Skip to main content

Aggressive bears have shut down camping in this part of the Appalachian trail

Watch out for bears on your next Appalachian Trail hike

An inquisitive black bear plods through a new growth of trees.

Are you planning on an epic hiking and camping adventure along the Appalachian Trail? Well, you may want to rethink your trip because you might have a few wild encounters. The U.S. Forest Service has just closed a part of the trail to overnight camping due to a surge in bear attacks. Read on to learn more about how this closure could affect your trip and what you can do to keep yourself and your loved ones safe from bears. 

A brown bear in the wilderness.

Where is the temporary closure?

In response to reports of aggressive bear behavior, the U.S. Forest Service has implemented a temporary closure of the Appalachian Trail camping area between Tanyard Gap and Deep Gap/the Little Paint Creek Trail (NOBO miles 280.8 to 287.7). This closure includes the Rich Mountain campsite and Spring Mountain Shelter (NOBO miles 283.3 and 285.9).

The order will be effective for a period of two years, unless it’s terminated earlier, and aims to reduce the number of interactions between humans and animals. A huge part of that is eliminating any variable that might lure animals nearby, namely food and waste. According to the U.S. Forest Service, the possession or storage of any food or refuse is strictly prohibited, unless it is done in a proper and approved manner.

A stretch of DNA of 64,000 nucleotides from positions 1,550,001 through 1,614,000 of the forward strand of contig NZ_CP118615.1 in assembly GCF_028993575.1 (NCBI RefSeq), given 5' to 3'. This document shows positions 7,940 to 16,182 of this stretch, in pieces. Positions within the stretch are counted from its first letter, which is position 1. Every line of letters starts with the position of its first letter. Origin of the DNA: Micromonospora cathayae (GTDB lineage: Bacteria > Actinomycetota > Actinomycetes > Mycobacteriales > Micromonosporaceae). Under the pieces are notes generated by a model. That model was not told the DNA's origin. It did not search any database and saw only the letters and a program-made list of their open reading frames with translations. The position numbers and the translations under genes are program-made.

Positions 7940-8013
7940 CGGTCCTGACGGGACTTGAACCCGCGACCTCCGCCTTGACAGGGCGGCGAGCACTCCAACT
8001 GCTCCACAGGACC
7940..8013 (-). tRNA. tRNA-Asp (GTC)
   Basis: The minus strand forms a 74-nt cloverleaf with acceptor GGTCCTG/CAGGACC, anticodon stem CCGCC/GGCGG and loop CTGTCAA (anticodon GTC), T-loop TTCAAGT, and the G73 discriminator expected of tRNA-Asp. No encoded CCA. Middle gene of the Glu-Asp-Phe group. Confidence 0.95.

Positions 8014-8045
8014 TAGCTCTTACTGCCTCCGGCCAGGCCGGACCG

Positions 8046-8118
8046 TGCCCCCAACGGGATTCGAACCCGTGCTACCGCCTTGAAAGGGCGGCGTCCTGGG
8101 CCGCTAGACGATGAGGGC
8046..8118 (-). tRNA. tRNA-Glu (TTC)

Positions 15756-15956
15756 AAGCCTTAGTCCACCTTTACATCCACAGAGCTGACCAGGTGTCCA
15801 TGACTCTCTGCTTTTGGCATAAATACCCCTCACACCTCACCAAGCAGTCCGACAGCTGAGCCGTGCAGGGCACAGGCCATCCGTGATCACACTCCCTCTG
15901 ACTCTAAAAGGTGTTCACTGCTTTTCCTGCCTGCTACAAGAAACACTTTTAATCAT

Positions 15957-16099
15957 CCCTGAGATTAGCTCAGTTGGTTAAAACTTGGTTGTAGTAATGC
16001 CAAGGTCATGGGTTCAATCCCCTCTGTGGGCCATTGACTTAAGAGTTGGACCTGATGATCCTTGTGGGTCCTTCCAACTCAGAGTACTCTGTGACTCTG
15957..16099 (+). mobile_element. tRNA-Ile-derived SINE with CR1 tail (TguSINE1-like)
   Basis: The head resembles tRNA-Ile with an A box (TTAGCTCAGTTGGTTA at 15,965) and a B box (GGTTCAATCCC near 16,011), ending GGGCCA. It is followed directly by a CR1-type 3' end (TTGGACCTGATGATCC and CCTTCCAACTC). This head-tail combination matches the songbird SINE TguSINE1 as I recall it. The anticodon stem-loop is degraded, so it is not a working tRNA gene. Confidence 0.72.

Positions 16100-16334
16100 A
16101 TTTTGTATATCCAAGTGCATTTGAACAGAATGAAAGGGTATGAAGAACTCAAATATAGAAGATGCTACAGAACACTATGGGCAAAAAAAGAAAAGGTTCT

Brown bear in the woods
Danika Perkinson / Unsplash

U.S. Forest Service’s new food storage order

To keep both hikers and wildlife safe, the U.S. Forest Service’s new food storage order is of utmost importance. All visitors to the affected areas must follow these guidelines, including hikers, campers, and other outdoor enthusiasts.

  1. Littering can attract animals, so pack out all trash, food scraps, and animal attractants.
  2. Never leave food or animal attractants unattended.
  3. Properly store food, trash, and scented items in bear canisters. 

As a general rule, bring out what you take in, and keep those things stored safely. This requirement applies to all national forest land along the trail south of Shenandoah National Park.

Bear running through the water
Image used with permission by copyright holder

Check for alerts before your hiking trip

It is crucial for overnight hikers to prioritize their safety and comply with the closure order by adjusting their itineraries to avoid camping in the affected section. As reports of aggressive bear behavior have prompted this closure, it’s important to take the matter seriously. For their safety, hikers should consider measures such as bear spray and seeking alternative routes to ensure they are not in violation of the closure order.

To stay informed, please check for updates and announcements on the official Appalachian Trail website, which will provide the most up-to-date information regarding the closure and any changes in the situation.

Bear encounters can pose significant risks to both humans and wildlife, so it’s essential to respect the closure and follow the guidelines provided by the U.S. Forest Service and the Appalachian Trail authorities. Remember to prioritize safety, plan your itinerary accordingly, and stay informed through reliable sources to have a successful and safe hiking experience.